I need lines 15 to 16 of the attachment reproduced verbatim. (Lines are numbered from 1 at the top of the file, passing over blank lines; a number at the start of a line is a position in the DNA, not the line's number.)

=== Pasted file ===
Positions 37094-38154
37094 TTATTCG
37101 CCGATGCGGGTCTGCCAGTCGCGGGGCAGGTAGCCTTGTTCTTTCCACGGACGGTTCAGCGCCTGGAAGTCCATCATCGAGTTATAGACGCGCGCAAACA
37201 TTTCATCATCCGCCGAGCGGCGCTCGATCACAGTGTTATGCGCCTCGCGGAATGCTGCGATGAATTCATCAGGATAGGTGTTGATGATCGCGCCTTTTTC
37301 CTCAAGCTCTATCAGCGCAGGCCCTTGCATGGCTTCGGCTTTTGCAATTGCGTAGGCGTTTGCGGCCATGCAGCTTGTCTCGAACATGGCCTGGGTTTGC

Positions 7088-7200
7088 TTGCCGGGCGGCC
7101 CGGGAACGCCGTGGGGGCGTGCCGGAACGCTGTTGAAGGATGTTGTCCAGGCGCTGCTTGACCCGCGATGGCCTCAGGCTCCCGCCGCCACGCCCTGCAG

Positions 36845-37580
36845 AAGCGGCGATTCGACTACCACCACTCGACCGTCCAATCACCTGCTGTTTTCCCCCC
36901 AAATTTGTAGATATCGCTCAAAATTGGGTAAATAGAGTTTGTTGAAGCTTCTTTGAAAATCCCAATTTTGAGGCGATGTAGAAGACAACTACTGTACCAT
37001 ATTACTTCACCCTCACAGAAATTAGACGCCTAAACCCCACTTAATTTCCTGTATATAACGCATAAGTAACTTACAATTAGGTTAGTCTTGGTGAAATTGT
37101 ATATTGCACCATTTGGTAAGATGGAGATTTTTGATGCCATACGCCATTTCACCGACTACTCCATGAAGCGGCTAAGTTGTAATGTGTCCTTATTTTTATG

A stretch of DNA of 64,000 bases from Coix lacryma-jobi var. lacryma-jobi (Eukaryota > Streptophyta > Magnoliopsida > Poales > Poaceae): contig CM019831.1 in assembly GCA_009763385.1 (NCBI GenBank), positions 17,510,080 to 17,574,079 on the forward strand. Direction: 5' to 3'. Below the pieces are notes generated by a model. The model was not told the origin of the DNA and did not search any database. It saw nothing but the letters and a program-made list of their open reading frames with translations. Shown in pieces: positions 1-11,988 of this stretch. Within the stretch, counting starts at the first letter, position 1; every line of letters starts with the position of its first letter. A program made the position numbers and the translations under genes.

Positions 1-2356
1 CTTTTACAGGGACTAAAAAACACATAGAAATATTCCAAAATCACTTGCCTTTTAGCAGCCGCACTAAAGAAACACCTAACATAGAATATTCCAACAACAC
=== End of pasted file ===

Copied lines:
Positions 1-2356
1 CTTTTACAGGGACTAAAAAACACATAGAAATATTCCAAAATCACTTGCCTTTTAGCAGCCGCACTAAAGAAACACCTAACATAGAATATTCCAACAACAC